- Ellar Coltrane in Boyhood / IFC Films
Fennessy: Were you last here—the last time I saw you, and was it also the last time you were here—with Dazed and Confused?
Linklater: I've been here since, but not at the festival.
F: That was one of the highlights of SIFF for me.
L: The Dazed premiere was 21 years ago tomorrow, because my daughter had just been born. I left her birth in Mexico, and flew to the premiere in Seattle. It was that close, like two or three days. [this interview took place on May 31]
F: That [screening] was amazing, and I'm guessing a lot of that was from Slacker, because I don't think there was much advance word as to what Dazed and Confused was, but there was a huge line, a really good Q&A—people loved it.
Doughton: Dazed premiered at SIFF?
L: Because Slacker had been here a few years before.
D: So, things kind of came full circle?
L: Yeah. The studio [Gramercy Pictures] had given up on the film at that point, and I said, "Well, I'm gonna show it in Seattle." They said, "Yeah, do whatever you want." They didn't even come up and watch it.
D: How did you choose the music for Boyhood?
L: I didn't need a music consultant on Dazed—I could tell you every song, everything—but with this, I realized that I know what I like now, but I don't pretend to know what a nine-year-old is hearing in their world. And actually, Ellar and Lorelei, my two representatives of this generation, were not that much help, because they're so strange in their own way, like Lorelei's listening to medieval musicians—the most modern she'd get would be Joanna Newsom and the harp. Ellar was just really advanced. He was the eight-year-old listening to Radiohead. I'd be like, "What are you listening to?" Ellar: "Pink Floyd." He knew what he liked. We had to kind of "normal" them down a little bit for their parts, at least up to a certain point, so I ended up with these—not in the first few years, but as we got probably to the second part of the movie—I got some older kids, roughly their age; a little older. I'd go through all the charts, all the hits, and listen to stuff I liked, and then give 'em to people. It was important to me that someone had an experience with the song, and they would write notes or tell me about, "Oh that song was on all that summer" or "It played at the pool." I needed stories, and the song at the end, when he's driving away, "Hero," I didn't know that. It works so well in the movie, but one of my interns—and kind of music consultant—Ben, he suggested it. And I said, "What did it mean?" He said he had a breakup—or something had happened—and he was driving away and that song was on. I don't know if it was from his collection or the radio, but he felt like everything was going to be okay. I said, "That means something to me that you had an emotional reaction." It wasn't my personal experience, but it was important to me that it was somebody's. Everything in the movie, frankly, is somebody's experience.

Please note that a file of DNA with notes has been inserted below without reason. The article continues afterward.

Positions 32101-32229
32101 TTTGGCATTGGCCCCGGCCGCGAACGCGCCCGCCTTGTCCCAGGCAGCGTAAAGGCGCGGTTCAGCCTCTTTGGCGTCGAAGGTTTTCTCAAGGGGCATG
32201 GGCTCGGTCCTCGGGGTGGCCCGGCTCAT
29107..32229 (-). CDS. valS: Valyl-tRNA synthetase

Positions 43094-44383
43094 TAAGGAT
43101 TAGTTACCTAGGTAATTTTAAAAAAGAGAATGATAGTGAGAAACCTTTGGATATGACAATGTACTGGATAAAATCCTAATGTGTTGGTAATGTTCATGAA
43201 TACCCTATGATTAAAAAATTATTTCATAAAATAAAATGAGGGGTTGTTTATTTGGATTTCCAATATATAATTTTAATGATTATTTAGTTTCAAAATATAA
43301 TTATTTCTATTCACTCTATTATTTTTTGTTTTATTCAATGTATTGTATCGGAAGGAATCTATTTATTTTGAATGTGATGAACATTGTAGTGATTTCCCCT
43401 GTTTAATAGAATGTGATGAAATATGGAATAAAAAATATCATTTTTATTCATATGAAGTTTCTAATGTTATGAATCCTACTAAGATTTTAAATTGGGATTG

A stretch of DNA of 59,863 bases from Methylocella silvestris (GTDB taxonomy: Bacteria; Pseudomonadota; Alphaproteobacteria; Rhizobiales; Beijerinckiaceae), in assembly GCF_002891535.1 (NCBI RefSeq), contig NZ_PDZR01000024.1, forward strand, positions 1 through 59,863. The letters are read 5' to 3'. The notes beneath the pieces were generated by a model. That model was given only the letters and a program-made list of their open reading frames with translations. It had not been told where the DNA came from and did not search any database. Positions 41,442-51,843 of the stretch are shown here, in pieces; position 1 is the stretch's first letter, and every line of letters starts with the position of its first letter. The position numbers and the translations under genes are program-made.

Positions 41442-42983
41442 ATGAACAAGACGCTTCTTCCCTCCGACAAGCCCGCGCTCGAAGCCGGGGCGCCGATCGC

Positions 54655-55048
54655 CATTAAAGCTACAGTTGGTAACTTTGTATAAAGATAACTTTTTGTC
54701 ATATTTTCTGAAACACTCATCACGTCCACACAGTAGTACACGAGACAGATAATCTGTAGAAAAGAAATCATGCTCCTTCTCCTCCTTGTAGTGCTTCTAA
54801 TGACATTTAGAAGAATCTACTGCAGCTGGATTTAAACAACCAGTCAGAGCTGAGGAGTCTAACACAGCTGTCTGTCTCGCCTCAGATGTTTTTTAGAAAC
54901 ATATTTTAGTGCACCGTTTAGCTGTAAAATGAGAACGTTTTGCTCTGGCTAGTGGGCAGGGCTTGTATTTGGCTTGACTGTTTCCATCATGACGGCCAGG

D: So, it wasn't just about picking through the charts for what happened to be popular at the time, but getting consultants together…?
- IFC Films
L: I needed to get it right. And some of them were like, "My sisters love this song—girls like this song—I hate it" or "I like some of it," and I was like, "Okay, maybe that fits here or there."
Tiffany: If someone came to you when you were six until you were a senior, how different would it have been? [Nick is 18]
L: It would be…both. You know, I think it's different. Making a choice with Ellar, the kind of ethereal, arty kid—both of his parents are artists, and I kind of thought he'd grow up and be a musician or something—he ends up being a visual artist. He went in that direction, and that was a part of it: when I realized he was taking pictures, because that's what I do. I was behind the camera and writing, so that expressed one side, but if you really put a camera on me, there would be that side—the kid who's writing and reading and all that—but then also I was playing football, basketball, baseball. There would be some similarities for sure.